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Eruption at Sundhnúksgígar March 2024 - Chemical analyses of lava samples and volcanic gas

Eruption in Sundhnukagigar February 2024 - thin section

Volcanic eruption near Sundhnúksgígar craters 17th of March – Chemical analyses of lava samples and volcanic gas

Geochemistry of the emitted lava

Samples of tephra were taken south of Sýlingarfell and lava from the southernmost lava front near Húsafell on the 17th of March. The first petrology and geochemical data were acquired the same day. As before, images were taken and glass analyses were carried out by the electron microprobe of the Institute of Earth Sciences, University of Iceland.

Petrologically the new lava is similar to earlier lavas from near Sundhnúksgígar craters (Fig. 1). The chemical composition of the lava is also similar to the earlier lavas. For instance, the MgO content of the glass in the groundmass of the lava is 6.0 wt% whereas it is 6.8 wt% in the groundmass of the tephra. The average K2O/TiO2 ratio in the lava and tephra glass is 0.21 which points to relationship with magmas in earlier eruptions near Sunhnúksgígar craters. For more information we refer to previous reports at the website of the Institute of Earth Sciences.

Composition of volcanic gas

Measurements of the volcanic gas composition using open-path Fourier Transform Infrared Spectroscopy (OP-FTIR) were performed in the early hours of 17th of March. These measurements are done in cooperation of scientists from the University of Iceland and the Icelandic Meteorological Office (IMO). The measured gas composition is similar to what was measured on the 14th and 15th of January and 8th of February, with CO2/SO2 mass ratios of approximately 0.8.

SO2 emissions during the Sundhnúkur eruptions – Comparison with the Fagradalsfjall events

Sulphur (S) is a minor element in basaltic magmas, but when it is released, it causes significant hazard as the emitted SO2 is a poisonous gas.

S contents in basaltic glass is routinely analyzed by the electron microprobe at the Institute of Earth Sciences, University of Iceland. We measure the S content of glassy melt inclusions (Fig.1a) and groundmass glass in quenched lava (Fig.1a) and tephra (Fig.1b) samples to better characterize SO2 emissions during and after eruptions.

Glassy melt inclusions are trapped in minerals during mineral growth in the magma reservoir before the onset of SO2 release. In contrast, groundmass glass in tephra and basaltic glass quenched in the field are at least partially or fully degassed, which means lower S content compared to melt inclusions. Fig. 1 a and b shows an example of the difference in S content between melt inclusions and different types of groundmass glasses (quenched lava and tephra) in ppm S. The melt inclusion contains 1500 ppm S, whereas the groundmass glass in the quenched lava contains only 230 ppm S. The difference, 1270 ppm S, was released to the atmosphere before quenching.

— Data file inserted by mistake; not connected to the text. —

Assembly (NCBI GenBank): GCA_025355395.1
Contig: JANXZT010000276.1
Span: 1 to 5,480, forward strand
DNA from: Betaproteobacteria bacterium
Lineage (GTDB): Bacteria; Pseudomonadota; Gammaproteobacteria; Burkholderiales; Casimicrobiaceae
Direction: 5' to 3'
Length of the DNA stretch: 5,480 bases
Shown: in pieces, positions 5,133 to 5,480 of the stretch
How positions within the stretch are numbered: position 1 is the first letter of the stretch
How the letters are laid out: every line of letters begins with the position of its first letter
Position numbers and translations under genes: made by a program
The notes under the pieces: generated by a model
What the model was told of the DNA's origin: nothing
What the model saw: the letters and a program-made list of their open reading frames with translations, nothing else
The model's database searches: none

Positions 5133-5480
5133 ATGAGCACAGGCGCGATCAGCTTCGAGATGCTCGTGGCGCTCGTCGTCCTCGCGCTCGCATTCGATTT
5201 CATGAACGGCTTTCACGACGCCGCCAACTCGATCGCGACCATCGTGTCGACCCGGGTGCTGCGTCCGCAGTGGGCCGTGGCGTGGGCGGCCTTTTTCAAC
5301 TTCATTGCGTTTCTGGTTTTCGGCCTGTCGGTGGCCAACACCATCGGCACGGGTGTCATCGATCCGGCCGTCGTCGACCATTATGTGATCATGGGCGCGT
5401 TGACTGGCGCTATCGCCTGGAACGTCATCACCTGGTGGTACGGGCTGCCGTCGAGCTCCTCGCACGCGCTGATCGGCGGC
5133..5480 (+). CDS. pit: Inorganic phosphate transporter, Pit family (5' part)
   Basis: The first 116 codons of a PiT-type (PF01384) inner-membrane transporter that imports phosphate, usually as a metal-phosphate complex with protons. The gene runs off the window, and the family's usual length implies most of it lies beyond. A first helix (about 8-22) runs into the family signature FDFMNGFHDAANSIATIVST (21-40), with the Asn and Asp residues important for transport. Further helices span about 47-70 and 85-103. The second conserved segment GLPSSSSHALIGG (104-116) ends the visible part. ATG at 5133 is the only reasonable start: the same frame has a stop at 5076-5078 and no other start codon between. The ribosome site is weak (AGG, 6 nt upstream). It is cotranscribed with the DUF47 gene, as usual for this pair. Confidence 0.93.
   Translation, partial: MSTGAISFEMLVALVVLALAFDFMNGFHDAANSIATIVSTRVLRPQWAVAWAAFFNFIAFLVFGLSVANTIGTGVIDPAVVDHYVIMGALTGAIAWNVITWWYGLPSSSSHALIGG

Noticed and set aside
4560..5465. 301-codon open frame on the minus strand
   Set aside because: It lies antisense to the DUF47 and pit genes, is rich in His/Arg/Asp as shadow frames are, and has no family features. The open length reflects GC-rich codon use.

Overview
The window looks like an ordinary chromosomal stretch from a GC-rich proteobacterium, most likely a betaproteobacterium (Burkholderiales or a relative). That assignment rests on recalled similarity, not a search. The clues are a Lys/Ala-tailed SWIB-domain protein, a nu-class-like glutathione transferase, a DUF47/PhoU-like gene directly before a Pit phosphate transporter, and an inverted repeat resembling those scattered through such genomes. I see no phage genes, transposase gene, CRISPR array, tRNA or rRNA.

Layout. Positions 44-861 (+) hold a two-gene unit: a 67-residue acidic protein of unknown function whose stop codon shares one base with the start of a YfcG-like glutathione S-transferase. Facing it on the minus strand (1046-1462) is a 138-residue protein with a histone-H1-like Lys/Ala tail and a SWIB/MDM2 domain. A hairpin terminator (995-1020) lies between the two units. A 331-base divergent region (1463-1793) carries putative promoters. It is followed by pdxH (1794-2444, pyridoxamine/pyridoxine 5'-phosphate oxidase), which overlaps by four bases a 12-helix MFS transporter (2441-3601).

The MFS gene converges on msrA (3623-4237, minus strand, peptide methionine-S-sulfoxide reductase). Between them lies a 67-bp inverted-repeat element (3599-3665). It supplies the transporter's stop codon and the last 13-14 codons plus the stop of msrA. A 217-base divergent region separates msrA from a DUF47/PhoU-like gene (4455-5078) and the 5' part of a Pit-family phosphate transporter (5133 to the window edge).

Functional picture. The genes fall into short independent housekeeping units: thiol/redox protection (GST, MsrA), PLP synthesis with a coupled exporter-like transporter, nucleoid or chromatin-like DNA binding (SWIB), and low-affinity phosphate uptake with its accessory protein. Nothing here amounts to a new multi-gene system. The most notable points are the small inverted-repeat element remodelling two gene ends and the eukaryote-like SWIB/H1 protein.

Thin sections for lava and tephra samples_20240317

Figure 1: Backscattered electron images of (a) quenched lava (sampled during the 2024 January event) and (b) highly vesicular tephra (sampled on the 17th of March 2024). The quenched lava (a) contains olivine microphenocrysts with glassy melt inclusions. Numbers in orange are S contents in ppm. Note, that the highly vesicular tephra (b) contains a somewhat higher amount of S compared to the quenched lava (a).

Figure 2 shows S contents of melt inclusions and groundmass glasses analyzed during the 2023-24 Sundhnúkur and 2021-2023 Fagradalsfjall events (Halldórsson et al., 2021, Caracciolo et al. in review, Guðmundsdóttir, unpublished). Although there is some variability in the S contents in melt inclusions from the 2023-24 Sundhnúkur events, these melt inclusions contain on average 400 ppm more S than those from Fagradalsfjall. Thus, the lava emitted on the surface during the 2023-24 Sundhnúkur events have a higher S release potential than the lava emitted during the Fagradalsfjall events.

Based on the difference between melt inclusion and groundmass glass compositions and the density of the emitted basalt, we calculate that 1 m3 vesicle-free basalt emitted ~5.5 kg SO2 during the Fagradalsfjall eruptions, while this value is ~7.4 kg during the Sundhnúkur events. When magma emission rates are available, these values help to calculate the amount of emitted SO2 during different phases of the eruptions and we can compare these to the results of field measurements.

The difference of S content between the tephra glass (quenched in the air during the eruption) and the lava glass (quenched in the field in a bucket of water) shows that most SO2 is emitted at the vent, but SO2 emission is still significant along the lava flow.

As pointed out previously, volcanic gas in the last eruptions near Sundhnúksgígar craters has lower CO2/SO2 mass ratio (~0.8) than was measured in volcanic gas at the beginning of the Fagradalsfjall eruptions (~5.0). This indicates that magma near Sundhnúksgígar has partly degassed in the upper part of the crust before eruptions.

Comparison of S content between Fagradalsfjall and Sunhnúkur events

Figure 2: Comparison of melt inclusion and groundmass glass S contents during the Fagradalsfjall and Sundhnúkur events. Red X indicates the averages of the 5-10 least degassed melt inclusions analyzed during each event, arrows show the 1 standard deviation. Green X indicates the average S content of groundmass glasses with 1 standard deviation.



Caracciolo et al. (under review): https://eartharxiv.org/repository/view/6291/

Halldórsson et al. (2022): https://www.nature.com/articles/s41586-022-04981-x